I stole this post from the SFBA Area Forum. I thought is was an interesting. Do you think something like this could work here in Sacramento?
Newsom fond of New York court
San Francisco mayor wants to model Midtown Community Court to address quality-of-life issues, starting in Tenderloin district
Heather Knight, Chronicle Staff Writer
Sunday, April 29, 2007
Midtown Community Court Judge Richard M. Weinberg poses i...
(04-29) 04:00 PDT New York - -- He jokingly refers to himself as Manhattan's King of Prostitution. Might as well be the King of Illegal Street Vending, Public Urination, Graffiti, Disorderly Conduct, Subway Fare-beating and Aggressive Panhandling, too.
These are the cases New York Supreme Court Judge Richard Weinberg presides over every weekday at the Midtown Community Court.
At the court -- established in 1993 and credited with helping to transform nearby Times Square from a pit of despair to a neon-bathed tourist playground -- it's the little things that matter.
Weinberg believes New York is the best city in the country -- and nobody better use its streets as a toilet, leap over its subway gates or hawk fake designer handbags to its residents.
"He wants them to know that it's his city not just as a judge, but as a person," said Terry Brostowin, a defense lawyer at the court. "He'll say, 'If you're going to ply your trade, ply it somewhere else. Not in my city.' "
San Francisco Mayor Gavin Newsom is known for having the same adoration for his city and believes the Midtown Community Court's first-of-its-kind focus on quality-of-life misdemeanors and infractions could work for San Francisco, too. In late summer or early fall, he plans to open a similar courthouse in the notoriously blighted Tenderloin.
Opponents already are lining up to fight what they call the Poverty Court. They say it will criminalize poor people simply for being poor -- and sleeping on the city's sidewalks, camping in parks and urinating in public.
But Newsom is determined.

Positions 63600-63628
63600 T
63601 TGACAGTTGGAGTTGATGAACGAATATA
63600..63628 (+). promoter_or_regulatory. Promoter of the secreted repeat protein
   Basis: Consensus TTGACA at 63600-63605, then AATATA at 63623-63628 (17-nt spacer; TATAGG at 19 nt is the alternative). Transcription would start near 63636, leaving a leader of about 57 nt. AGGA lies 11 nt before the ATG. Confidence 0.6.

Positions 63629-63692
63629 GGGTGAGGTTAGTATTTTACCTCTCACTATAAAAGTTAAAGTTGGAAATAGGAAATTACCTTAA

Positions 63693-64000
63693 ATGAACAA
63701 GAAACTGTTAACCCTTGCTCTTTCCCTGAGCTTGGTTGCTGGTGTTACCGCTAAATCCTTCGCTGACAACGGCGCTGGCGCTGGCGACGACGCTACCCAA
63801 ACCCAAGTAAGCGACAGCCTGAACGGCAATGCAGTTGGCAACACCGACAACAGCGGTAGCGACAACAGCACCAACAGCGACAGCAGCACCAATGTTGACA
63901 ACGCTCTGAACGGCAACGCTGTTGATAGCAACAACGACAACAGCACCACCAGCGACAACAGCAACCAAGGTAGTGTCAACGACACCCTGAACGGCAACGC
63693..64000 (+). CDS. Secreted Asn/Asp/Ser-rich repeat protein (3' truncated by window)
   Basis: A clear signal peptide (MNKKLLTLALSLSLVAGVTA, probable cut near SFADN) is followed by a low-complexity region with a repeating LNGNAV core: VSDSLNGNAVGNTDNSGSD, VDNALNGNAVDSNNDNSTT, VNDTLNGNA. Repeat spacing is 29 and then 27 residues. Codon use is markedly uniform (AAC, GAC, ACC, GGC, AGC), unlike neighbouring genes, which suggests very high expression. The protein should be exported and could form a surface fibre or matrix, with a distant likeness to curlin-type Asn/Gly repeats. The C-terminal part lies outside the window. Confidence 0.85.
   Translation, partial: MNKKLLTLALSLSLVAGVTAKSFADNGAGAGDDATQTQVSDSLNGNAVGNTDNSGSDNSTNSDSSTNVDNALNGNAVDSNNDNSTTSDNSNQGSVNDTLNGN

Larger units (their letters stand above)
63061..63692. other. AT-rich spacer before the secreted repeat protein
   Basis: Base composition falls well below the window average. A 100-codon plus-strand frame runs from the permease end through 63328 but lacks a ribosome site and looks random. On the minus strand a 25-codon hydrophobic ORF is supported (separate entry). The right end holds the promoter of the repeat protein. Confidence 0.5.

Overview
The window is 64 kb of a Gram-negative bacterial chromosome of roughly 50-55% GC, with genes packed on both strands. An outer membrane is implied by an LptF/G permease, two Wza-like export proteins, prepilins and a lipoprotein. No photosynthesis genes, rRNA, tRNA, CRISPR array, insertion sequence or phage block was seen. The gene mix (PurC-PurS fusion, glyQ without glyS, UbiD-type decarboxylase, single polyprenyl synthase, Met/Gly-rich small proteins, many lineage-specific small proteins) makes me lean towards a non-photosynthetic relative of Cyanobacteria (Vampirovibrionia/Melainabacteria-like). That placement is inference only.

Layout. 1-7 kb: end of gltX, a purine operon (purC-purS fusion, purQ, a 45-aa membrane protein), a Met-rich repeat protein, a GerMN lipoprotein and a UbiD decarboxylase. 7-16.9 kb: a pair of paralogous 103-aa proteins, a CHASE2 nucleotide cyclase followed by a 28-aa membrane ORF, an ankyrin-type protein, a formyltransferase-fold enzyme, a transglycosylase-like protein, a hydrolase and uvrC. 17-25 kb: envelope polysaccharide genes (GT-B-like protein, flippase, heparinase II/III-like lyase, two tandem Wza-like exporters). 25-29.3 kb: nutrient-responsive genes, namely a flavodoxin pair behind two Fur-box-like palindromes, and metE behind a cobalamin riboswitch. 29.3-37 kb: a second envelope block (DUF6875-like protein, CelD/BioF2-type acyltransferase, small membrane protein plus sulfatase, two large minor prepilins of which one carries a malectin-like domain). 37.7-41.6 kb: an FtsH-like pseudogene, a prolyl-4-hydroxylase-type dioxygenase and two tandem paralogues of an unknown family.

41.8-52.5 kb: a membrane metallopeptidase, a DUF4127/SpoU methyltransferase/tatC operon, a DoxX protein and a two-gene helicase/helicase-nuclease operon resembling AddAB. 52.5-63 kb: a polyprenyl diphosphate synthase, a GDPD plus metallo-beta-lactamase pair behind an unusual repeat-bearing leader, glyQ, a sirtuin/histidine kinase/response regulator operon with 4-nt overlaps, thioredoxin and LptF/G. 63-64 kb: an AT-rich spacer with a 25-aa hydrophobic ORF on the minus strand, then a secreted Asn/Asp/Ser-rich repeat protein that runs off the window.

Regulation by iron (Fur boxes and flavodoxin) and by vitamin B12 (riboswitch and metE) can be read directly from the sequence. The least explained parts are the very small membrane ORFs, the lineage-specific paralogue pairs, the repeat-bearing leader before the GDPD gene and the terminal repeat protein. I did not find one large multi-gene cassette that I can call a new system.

"We're fighting against the status quo, and they're fighting for the status quo," he said of his opponents. "I'm not interested in fighting for failure."
A social laboratory
The Midtown Community Court sits on 54th Street, just blocks from the stretch of Broadway where David Letterman tapes the "Late Show" and Oprah Winfrey's production of "The Color Purple" plays to sell-out crowds.
The courthouse runs like a riveting drama itself, and Weinberg -- a large, wisecracking man with a shock of salt-and-pepper hair, an easy laugh and a mischievous twinkle in his eye -- is its star.
Weinberg's court hears about 17,000 cases a year. After passing through metal detectors, defendants -- who must be at least 16 years old -- wait their turn on long, wooden benches. Beforehand, a defense attorney, most often provided by the Legal Aid Society, whisks them upstairs to discuss the evidence and their options.
The judge, defense attorneys, prosecutors and a group of social workers and counselors who work in the courtroom all have access to the defendant's criminal history.
The database also shows whether the defendant struggles with alcohol or drugs, is homeless, unemployed or has some other condition that might contribute to criminal behavior.
To continue, the defendants must plead guilty. If they decline, their case moves to the traditional downtown court. If they do plead guilty, they're most often assigned community service to repay the neighborhood for their offenses -- and social services to address underlying problems. Fines are never part of the sentence, but jail time can be.
In 2005, 72 percent of defendants were sentenced to perform community service or receive assistance -- or both. Eighty-five percent followed through, considered a high figure in criminal justice circles. Eight percent went to jail. Often, the sentences come with a special Weinberg lecture.
A woman arrested for prostitution is sent to health education class. Weinberg tells her the charge will be erased if she stays out of trouble for six months. If she's arrested again, the misdemeanor follows her for life.
"You can't be a doctor, you can't be a lawyer, you can't be a teacher, you can't be a real estate agent," he says. "For a young person, that's a real break -- to get that benefit."
Weinberg says he believes in second chances, but not third, fourth and fifth ones. "I'm a law-and-order judge," he said. "I'm not a bleeding-heart liberal. I don't believe in giving away the store."
After cases are heard, defendants sentenced to community service or social services head upstairs, where they might be assigned to sweep the streets wearing bright blue vests with the Midtown name on the back or stuff envelopes for nonprofit groups.
It is there that defendants are connected to some type of class or counseling -- which, by the way, can be accessed by anybody at Midtown Community Court, even if they weren't arrested for a crime.